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"Models for the Textual Transmission of Translation: The Case of John Trevisa," Studies in Bibliography 37 (1984): 131-155. An early version of the present paper was read at the Fifth International New Chaucer Society Congress in Philadelphia in March, 1986.


Boethius (rpt. 1974), p. 226.


For instance, Skeat regarded "as improbable and unnecessary, a suggestion sometimes made, that Chaucer may have consulted some French version in the hope of obtaining assistance from it." See The Complete Works of Geoffrey Chaucer, 2nd ed. (1900), vol. 2, p. xiv.


Liddell first demonstrated Chaucer's debt to the French in "Chaucer's Translation of Boece's 'Boke of Comfort,'" Academy, no. 1220 (Sept. 21, 1895), p. 227. At the time Liddell


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wrote this article, the French version he used was not yet recognized as the work of Jean de Meung.


For a summary of the critical work on Chaucer's Latin and French texts, see Traugott Lawler, "Chaucer," in Middle English, ed. A. S. G. Edwards (1984), pp. 300-301. On Chaucer's use of Trevet's commentary and the Remigian glosses, see A. J. Minnis, "Aspects of the Medieval French and English Traditions of Boethius' De consolatione philosophiae", in Boethius: His Life, Thought, and Influence, ed. M. T. Gibson (1981), pp. 312-361; and "'Glossing is a glorious thing'; Chaucer at Work on the Boece", in The Medieval Boethius: Studies in the Vernacular Translations of 'De Consolatione Philosophiae,' ed. A. J. Minnis (Boydell and Brewer, forthcoming). For a complete discussion of all of Chaucer's sources, see "The Sources of the Boece," in The Boece. A Variorum Edition of the Works of Geoffrey Chaucer. Vol. 6, The Prose Treatises, eds. Tim William Machan and A. J. Minnis (Norman: University of Oklahoma Press, forthcoming).


All quotations from and line references to the Boece are from Skeat's edition. The Latin text I cite is Ludovicus Bieler, Philosophiae Consolatio, Corpus Christianorum Series Latina XCIV (Turnholtus: Typographi Brepols, 1957). The French text is V. L. Dedeck-Héry, "Boethius' De Consolatione by Jean de Meun," Mediaeval Studies 14 (1952): 165-275.


For more discussion of these points, see Machan, Techniques of Translation: Chaucer's 'Boece' (1985), pp. 125-131; and "Textual Affiliations," in The Boece.


The text cited is F. N. Robinson, The Works of Geoffrey Chaucer, 2nd ed. (1957). On Chaucer's sense of himself as an author and authorship in general in the Middle Ages, see A. J. Minnis, Medieval Theory of Authorship (1984).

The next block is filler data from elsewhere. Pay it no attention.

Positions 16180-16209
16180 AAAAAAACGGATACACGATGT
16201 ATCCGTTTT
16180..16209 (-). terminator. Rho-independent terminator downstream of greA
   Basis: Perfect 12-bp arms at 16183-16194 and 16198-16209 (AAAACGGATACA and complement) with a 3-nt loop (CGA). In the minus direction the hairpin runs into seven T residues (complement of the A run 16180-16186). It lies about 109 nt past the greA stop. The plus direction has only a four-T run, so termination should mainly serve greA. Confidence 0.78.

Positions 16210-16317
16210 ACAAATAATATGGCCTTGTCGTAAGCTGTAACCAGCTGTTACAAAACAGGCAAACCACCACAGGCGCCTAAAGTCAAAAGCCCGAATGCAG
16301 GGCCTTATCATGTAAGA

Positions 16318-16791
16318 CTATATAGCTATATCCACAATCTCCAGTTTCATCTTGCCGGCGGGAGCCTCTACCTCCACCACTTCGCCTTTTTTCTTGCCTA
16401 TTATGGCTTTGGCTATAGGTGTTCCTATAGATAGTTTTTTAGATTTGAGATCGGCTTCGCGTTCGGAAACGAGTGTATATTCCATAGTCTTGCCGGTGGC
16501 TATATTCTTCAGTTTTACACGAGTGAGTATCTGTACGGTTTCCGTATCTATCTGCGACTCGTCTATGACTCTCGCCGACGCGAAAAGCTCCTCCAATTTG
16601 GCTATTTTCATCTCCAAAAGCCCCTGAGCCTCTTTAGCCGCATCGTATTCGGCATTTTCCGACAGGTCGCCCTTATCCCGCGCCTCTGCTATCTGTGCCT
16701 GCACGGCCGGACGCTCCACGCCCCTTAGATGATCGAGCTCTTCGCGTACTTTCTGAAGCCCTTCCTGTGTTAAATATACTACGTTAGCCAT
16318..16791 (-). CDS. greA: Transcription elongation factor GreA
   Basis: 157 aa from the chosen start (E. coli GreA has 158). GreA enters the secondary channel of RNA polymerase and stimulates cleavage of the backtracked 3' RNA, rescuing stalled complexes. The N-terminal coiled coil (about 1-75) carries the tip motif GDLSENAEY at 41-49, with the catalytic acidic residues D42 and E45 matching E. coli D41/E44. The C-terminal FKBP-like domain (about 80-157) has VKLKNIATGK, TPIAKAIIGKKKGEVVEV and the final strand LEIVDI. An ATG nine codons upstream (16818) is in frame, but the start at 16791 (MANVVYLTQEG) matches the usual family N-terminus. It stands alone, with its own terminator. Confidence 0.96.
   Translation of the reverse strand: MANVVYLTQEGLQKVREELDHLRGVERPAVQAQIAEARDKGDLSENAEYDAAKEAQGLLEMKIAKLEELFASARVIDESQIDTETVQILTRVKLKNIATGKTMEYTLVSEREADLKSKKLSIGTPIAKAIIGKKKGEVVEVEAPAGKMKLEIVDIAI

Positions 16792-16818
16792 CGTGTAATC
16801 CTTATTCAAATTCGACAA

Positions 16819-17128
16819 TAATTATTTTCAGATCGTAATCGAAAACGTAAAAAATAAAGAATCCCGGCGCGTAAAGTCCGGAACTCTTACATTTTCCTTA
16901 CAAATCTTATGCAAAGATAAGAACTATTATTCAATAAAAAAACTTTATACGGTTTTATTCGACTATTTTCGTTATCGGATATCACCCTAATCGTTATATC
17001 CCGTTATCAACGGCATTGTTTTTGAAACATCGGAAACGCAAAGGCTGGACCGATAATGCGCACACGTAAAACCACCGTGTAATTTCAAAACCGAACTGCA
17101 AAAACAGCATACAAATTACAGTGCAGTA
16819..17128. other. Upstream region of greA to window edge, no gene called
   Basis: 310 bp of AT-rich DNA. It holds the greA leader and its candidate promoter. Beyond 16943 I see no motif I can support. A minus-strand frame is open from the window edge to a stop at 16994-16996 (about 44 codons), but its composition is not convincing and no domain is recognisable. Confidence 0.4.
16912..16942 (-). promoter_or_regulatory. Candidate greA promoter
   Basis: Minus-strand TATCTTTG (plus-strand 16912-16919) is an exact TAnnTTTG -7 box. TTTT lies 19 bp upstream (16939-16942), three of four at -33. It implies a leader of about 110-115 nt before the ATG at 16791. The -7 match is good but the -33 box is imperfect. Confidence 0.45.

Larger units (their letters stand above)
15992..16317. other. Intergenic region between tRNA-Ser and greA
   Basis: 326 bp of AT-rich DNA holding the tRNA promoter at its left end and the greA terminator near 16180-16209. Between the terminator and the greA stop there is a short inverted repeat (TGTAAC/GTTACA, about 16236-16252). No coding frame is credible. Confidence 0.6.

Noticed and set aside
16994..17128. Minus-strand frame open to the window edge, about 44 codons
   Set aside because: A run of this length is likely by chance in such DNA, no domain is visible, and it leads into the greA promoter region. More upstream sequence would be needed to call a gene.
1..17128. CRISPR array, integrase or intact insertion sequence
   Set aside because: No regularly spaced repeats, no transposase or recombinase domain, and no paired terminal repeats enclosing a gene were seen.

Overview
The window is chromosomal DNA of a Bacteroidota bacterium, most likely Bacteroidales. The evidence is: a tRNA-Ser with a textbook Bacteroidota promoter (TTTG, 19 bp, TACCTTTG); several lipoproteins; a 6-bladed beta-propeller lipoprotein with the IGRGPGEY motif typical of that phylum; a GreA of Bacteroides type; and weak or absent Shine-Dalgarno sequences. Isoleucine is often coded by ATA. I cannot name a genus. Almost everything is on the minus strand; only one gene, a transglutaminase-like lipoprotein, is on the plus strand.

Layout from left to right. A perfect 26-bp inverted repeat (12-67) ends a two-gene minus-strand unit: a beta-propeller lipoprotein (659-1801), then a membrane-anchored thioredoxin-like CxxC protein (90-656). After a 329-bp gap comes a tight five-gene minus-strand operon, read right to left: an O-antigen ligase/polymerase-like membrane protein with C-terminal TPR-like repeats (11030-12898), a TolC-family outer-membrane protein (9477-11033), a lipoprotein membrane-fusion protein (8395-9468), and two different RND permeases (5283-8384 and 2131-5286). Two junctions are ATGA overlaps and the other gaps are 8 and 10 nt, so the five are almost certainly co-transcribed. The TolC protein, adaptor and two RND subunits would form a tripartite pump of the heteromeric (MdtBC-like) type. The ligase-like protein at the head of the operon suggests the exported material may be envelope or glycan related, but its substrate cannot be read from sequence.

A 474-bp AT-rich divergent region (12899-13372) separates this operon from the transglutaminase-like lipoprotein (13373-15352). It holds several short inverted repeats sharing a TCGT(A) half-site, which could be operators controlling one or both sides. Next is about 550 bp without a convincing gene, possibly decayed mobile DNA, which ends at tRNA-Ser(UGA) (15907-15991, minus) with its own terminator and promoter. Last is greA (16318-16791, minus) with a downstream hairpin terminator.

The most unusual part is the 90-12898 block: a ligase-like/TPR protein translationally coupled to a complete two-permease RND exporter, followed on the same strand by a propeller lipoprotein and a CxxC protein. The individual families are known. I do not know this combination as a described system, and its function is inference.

See further "Textual Affiliations" in The Boece.


The Kentish forms, which Skeat and Robinson regularize, begin in Meter Two and continue through Prose Six. These forms include z for initial s ("zelde," 2p3.59) and, in C. U. L. MS Ii.3.21 and related manuscripts, the collapse of the mid and high front vowels to a sound represented by the graph e ("leveth," 2p4.19, for "lyveth"). That these readings in fact go back to the archetype is further indicated by the corrupt forms in some of the surviving manuscripts. For example, for "zelde" at 2p3.59 two manuscripts read "yelde," a reading due to the similarity of z and 3. See further "Textual Affiliations" in The Boece.


See Machan, "Glosses in the Manuscripts of Chaucer's Boece," in The Medieval Boethius.


To some extent, this inconsistency may derive from Chaucer's apparent desire to experiment with language in the Boece; see Techniques of Translation, pp. 114-117 and 126-127. In a typical problem involving the particle words, all the variants are acceptable Middle English, with some of them matching the Latin and others matching the French. Anne Hudson has noted a similar variant diversity among the particle words in the Wycliffite sermons. See English Wycliffite Sermons (1983), vol. 1, p. 149.


Cf. Hudson's discussion of the Wycliffite scribes' improvement of their text through consultation of the Vulgate (pp. 159-161). Noting that "great importance was attached within the tradition to the ipissima verba of scripture," she maintains that it "seems reasonable to assume that when one variant provides an accurate and literal rendering, whilst another offers a more rough and ready version, the former is to be preferred" (pp. 159-160).


For full discussion of these points see "Textual Affiliations" and "The Present Edition" in The Boece. For discussions of how modern editorial methods can misrepresent how a medieval work existed, see David F. Hult, "Lancelot's Two Steps: A Problem in Textual Criticism," Speculum 61 (1986): 836-858; and Machan, "Scribal Role, Authorial Intention, and Chaucer's Boece," (forthcoming, Chaucer Review).